The football gods have heard our prayers and they have finally answered. After years of complaints over the current BCS model, it appears that a shift to a college football playoff system has at long last arrived.
The BCS Commissioners announced Wednesday that they supported a seeded four-team playoff model for college football. If approved by the BCS Presidential Oversight Committee on Tuesday, this change would be in place for the 2014 season.
While this is clearly great news for nearly every fan of college football, would it really be that much of a departure from the current system?
The incumbent BCS system stirs up debates each year over whether teams selected for the BCS National Championship Game were really the most deserving. So a four-team playoff will fairly decide which two of those four teams earn a spot to play for the national title.
But deciding which four teams get to enter the playoff seems to point to an even higher level of debate over qualifications. The proposed playoff system would have a committee select the four playoff teams, which sounds awfully similar to the BCS selecting the teams for the national championship game. The decision would still be very subjective rather than based solely on merit.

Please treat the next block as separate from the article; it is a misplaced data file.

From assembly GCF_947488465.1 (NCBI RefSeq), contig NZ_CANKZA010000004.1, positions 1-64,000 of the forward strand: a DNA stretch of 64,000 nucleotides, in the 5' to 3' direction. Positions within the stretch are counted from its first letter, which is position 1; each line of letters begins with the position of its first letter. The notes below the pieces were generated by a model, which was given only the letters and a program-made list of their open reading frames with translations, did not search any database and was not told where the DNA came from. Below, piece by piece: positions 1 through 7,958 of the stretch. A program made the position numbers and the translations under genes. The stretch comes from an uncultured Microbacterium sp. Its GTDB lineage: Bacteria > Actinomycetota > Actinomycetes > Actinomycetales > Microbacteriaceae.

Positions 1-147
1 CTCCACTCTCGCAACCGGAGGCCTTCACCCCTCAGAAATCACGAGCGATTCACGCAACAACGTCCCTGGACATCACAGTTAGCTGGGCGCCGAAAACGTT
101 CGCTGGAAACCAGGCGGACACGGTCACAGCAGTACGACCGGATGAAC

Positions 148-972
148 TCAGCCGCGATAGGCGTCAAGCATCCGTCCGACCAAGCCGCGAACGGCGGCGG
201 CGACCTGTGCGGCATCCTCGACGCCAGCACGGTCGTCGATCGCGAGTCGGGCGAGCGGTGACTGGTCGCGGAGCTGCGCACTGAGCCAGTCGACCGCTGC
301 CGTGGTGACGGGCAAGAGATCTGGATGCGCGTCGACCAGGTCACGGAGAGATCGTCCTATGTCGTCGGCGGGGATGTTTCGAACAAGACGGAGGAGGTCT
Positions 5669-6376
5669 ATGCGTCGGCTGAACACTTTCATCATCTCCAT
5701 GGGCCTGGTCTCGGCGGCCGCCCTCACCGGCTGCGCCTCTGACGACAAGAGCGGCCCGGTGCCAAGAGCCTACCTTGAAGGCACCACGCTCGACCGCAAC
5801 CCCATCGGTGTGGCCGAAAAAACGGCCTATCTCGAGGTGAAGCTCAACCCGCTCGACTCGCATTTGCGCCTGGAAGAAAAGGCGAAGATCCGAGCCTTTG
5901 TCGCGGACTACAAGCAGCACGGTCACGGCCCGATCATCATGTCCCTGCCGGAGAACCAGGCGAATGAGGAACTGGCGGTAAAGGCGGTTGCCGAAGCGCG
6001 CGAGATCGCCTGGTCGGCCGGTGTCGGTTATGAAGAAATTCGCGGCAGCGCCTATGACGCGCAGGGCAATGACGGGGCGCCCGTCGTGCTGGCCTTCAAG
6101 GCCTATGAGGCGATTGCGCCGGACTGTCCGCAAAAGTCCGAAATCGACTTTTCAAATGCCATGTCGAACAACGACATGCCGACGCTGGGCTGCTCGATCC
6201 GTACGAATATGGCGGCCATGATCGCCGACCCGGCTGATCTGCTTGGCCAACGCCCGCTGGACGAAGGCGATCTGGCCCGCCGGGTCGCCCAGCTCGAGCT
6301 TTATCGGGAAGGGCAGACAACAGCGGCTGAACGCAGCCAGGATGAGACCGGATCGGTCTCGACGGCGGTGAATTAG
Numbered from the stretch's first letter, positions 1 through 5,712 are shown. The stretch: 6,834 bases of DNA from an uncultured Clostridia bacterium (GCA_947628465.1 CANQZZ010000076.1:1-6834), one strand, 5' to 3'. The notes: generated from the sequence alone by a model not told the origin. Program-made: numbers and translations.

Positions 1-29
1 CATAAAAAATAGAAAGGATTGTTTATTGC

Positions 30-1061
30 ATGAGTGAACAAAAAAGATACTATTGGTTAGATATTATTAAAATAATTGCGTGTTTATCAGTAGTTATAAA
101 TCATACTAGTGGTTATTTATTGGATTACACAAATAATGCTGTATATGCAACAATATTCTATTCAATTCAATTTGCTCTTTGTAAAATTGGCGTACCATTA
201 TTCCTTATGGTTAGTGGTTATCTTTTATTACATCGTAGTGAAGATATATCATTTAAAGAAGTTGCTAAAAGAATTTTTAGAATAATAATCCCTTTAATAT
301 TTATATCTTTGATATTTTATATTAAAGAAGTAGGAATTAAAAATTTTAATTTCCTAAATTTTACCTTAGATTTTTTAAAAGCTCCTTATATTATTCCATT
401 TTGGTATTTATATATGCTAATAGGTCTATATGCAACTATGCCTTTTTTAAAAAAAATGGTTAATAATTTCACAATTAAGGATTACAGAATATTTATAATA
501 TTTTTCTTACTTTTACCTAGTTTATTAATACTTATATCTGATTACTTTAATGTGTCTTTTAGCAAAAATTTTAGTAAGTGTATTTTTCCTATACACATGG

However, the likelihood of a team not considered a consensus top four team winning a national title is slim, so this system certainly benefits the teams most deserving of a national championship game bid.
But at the same time, much of the excitement of college basketball’s playoffs comes from those unexpected teams pulling off upsets. Clearly, basketball’s 64-team bracket isn’t feasible for football – the playoffs would take six weeks – but the eventual expansion beyond just four teams would benefit the proposed system greatly by reducing the subjectivity over who earns a playoff bid.
While who the selection committee chooses is an important question, even more significant is how they choose. While specifics haven’t been revealed yet, it can be assumed that the criteria include win-loss record, conference strength, and strength of schedule. So the ever present debate between a 1-loss major conference team and an undefeated non-BCS school is almost certainly going to arise with the same frequency it currently does.
As exciting as a departure from the BCS system is, a switch to a four-team playoff will not solve many of the problems that plague the BCS today.